Dr. Karl Jawhari Reviews Neuropathy and Neurotherapy

In this page, Dr. Karl Jawhari reviews the various types and causes of neuropathy and shares how neurotherapy or neurofeedback can help relieve pain associated with certain neuropathic conditions. The purpose of this page is to provide readers with general information about neuropathy, and therefore shouldn’t be considered as prognosis or treatment without consulting a licensed physician.

What is neuropathy?

Briefly, neuropathy comprises different kinds of conditions affecting the nerves. These conditions include autonomic neuropathy, focal neuropathy, peripheral neuropathy, and proximal neuropathy. Of the four, the most common is peripheral neuropathy.

Depending on the exact type of neuropathy, symptoms may include muscle weakness, stabbing pain, numbness, tingling, high blood pressure, diarrhea or constipation, sexual dysfunction, and respiratory problems.

Further, Dr. Karl Jawhari reviews reveal that cancer patients who have undergone chemotherapy may develop chemotherapy-induced peripheral neuropathy. Based on studies, the most effective treatment for this type of neuropathy is neurotherapy.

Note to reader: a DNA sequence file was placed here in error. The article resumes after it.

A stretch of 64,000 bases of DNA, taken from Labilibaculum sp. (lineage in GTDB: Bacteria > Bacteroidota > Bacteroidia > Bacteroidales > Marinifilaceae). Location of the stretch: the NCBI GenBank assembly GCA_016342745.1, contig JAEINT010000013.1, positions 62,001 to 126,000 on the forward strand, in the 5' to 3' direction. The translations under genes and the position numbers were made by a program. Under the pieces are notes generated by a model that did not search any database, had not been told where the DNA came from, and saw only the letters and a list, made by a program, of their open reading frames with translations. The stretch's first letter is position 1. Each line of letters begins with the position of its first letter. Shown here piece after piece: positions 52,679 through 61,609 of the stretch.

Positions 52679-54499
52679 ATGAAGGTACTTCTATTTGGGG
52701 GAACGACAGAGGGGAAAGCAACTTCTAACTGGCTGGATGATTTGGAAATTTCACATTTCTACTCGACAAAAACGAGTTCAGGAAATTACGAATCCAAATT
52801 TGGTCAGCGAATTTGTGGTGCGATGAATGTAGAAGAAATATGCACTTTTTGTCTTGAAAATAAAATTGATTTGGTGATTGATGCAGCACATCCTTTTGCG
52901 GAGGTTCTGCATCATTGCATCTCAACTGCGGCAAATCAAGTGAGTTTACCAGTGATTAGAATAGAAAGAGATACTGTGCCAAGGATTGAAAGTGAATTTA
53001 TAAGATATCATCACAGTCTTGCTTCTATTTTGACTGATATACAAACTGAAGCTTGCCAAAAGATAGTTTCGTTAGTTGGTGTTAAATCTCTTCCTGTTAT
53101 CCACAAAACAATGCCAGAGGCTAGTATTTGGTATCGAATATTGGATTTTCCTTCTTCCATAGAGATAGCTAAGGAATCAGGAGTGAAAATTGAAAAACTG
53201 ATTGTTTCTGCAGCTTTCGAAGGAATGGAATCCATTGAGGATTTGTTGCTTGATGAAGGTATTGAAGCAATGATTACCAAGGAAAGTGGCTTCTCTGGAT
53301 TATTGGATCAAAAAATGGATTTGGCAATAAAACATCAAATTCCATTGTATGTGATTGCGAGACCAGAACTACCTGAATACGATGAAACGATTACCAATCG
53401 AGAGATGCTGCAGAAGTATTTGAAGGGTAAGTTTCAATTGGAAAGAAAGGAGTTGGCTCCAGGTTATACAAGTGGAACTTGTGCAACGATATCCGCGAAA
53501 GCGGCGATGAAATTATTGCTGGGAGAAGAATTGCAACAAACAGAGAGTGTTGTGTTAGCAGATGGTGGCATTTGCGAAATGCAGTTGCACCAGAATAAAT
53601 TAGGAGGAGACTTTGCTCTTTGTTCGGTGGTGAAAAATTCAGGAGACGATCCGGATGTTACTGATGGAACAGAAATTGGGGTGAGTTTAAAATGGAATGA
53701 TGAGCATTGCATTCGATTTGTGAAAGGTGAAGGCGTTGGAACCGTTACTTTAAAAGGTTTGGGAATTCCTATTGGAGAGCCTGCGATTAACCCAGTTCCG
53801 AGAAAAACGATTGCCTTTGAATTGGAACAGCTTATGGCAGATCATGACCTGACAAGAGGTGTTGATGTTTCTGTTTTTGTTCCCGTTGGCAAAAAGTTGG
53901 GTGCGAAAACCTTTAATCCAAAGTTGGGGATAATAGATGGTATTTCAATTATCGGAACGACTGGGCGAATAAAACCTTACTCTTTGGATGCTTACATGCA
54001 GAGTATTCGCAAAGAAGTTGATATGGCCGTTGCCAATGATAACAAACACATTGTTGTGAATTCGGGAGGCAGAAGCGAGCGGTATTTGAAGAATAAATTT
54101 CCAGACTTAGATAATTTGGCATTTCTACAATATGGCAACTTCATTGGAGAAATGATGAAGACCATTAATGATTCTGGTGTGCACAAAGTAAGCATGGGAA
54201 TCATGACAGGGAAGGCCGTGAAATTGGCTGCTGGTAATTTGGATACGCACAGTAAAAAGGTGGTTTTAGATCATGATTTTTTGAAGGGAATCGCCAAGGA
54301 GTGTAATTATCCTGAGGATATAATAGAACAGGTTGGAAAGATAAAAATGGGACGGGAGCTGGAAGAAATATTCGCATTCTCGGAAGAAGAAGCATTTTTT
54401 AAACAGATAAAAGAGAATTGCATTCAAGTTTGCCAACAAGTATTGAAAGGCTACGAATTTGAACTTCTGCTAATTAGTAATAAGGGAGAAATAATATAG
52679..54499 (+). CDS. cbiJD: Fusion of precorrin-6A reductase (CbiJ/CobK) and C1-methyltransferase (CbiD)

What is neurotherapy?

Neurotherapy, also known as neurofeedback or neurofeedback, is a form of non-invasive therapy that uses biofeedback technology to measure brain waves and “feed” the brain with a corresponding signal to enhance the brain’s self-regulating function.

To put it more simply, the signals that are sent to the brain through neurotherapy can help the brain regulate its pain receptors, which then ultimately helps ease the patient’s pain caused by chemotherapy-induced peripheral neuropathy.

Neurotherapy has also been used in the treatment of certain types of diseases including ADHD, traumatic brain injury, seizures, panic attacks, and anxiety. Dr. Karl Jawhari reviews also found that neurotherapy has been used, and is still being used, in helping patients overcome their addiction.

Neurotherapy offers patients a non-invasive and drug-free alternative to common Western treatments. No serious side effects have been reported or recorded following neurotherapy treatment.

If you wish to experience firsthand the benefits of neurotherapy, Dr. Karl Jawhari recommends that you consult your doctor to discuss your treatment options, including the number of sessions that you may need.